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|Alternative names||Lū, Pulasami, Rukau, Luau,Lau Lau|
|Place of origin||Polynesia, Fiji, Samoa ,Tonga|
|Region or state||Cook Islands, Hawaii, Samoa, TongaFiji|
|Main ingredients||Taro leaves|
Laulau, otherwise known as Lū in Tonga, Palusami in Melanesia (Fiji) and Samoa, and Rukau in the Cook Islands, is a Polynesian dish consisting of cooked taro leaves containing fillings such as pork, fish or coconut cream. In old Hawaiʻi, laulau was assembled by taking a few leaves and placing a few pieces of fish and pork in the center. In modern times, the dish uses taro leaves, salted butterfish, and either pork, beef, or chicken and is usually steamed on the stove. Laulau is a typical plate lunch dish and is usually served with a side of rice and macaroni salad.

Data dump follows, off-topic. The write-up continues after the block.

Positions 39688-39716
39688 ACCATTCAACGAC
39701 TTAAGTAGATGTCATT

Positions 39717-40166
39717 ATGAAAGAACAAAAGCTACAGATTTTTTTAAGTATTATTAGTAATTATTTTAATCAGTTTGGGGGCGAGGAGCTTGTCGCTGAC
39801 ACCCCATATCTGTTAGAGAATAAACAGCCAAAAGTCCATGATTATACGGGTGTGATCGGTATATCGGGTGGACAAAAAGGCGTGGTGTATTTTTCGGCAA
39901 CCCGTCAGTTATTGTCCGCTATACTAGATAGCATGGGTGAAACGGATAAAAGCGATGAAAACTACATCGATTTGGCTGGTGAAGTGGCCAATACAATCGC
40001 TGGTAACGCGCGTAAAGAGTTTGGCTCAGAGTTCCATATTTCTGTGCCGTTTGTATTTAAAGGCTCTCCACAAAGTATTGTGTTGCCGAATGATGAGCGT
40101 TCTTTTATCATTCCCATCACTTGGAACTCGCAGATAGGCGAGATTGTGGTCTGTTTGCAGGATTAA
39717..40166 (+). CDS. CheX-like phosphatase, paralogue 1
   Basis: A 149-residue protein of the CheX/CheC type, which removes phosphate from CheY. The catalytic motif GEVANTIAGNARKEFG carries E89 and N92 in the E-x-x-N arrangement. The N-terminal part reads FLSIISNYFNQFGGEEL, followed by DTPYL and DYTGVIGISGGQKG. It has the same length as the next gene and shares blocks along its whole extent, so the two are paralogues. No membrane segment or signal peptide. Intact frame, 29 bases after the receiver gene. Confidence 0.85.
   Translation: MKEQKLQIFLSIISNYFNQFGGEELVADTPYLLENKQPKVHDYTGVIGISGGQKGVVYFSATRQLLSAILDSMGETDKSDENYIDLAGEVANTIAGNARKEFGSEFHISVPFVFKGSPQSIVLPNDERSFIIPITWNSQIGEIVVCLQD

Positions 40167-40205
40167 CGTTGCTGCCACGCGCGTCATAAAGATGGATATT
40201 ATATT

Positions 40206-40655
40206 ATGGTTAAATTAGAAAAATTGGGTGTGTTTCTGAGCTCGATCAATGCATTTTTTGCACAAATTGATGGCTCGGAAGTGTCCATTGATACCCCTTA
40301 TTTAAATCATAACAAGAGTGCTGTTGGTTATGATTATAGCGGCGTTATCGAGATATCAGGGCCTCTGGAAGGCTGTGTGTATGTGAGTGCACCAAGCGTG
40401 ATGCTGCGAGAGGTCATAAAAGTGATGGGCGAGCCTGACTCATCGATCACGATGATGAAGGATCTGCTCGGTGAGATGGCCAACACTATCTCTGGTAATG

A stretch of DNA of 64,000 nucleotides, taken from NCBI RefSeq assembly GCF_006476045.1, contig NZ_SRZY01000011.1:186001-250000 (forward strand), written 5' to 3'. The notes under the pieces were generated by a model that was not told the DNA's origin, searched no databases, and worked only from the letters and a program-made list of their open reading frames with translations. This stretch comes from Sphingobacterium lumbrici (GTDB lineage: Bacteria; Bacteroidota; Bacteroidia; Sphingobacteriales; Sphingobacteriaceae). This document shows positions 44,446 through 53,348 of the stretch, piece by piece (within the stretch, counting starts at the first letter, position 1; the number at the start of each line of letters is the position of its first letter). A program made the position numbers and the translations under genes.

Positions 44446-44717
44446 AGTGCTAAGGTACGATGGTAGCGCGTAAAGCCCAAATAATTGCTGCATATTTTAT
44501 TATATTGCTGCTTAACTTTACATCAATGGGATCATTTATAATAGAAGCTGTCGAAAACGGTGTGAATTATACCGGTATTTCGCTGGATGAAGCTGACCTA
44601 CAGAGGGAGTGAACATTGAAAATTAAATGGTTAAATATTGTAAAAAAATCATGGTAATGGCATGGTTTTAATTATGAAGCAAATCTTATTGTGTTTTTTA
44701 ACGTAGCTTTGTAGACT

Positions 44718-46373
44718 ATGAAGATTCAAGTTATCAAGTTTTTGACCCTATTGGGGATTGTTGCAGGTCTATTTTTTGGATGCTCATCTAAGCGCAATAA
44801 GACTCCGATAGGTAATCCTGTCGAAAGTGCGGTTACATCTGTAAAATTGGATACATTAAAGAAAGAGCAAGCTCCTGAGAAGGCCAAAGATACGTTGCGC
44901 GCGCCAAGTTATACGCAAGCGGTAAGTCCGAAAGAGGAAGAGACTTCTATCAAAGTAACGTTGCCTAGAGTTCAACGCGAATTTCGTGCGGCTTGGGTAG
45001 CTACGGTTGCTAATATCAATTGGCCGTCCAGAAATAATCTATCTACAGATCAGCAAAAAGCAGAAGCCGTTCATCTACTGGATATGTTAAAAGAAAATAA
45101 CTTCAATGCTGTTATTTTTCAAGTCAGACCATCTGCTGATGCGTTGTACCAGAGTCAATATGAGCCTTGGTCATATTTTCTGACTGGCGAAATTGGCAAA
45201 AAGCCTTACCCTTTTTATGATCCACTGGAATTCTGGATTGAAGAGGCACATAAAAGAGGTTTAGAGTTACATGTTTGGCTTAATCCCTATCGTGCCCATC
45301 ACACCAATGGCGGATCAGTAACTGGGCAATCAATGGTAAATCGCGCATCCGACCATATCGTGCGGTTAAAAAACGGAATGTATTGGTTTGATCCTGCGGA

In the classical preparation, the ends of the luau leaf are folded and wrapped again in the leaf. When ready, all the laulau is placed in an underground oven called an imu. Hot rocks are placed on the dish, covered in banana leaves, and buried again. A few hours later, the laulau is ready to eat.
- ^ Alan D. McNarie. "Bundles of Joy". Hana Hou!, June/July 2017, Vol. 20, No. 3. Retrieved November 4, 2017.
- Laudan, Rachel (1996). The Food of Paradise: Exploring Hawaii's Culinary Heritage. Seattle: University of Hawaiʻi Press. ISBN 0-8248-1778-8. Archived from the original on 2016-08-22. Retrieved 2020-02-23.
- Kam, Nadine. "Honolulu Star-Bulletin Features". starbulletin.com. Retrieved 2008-06-16.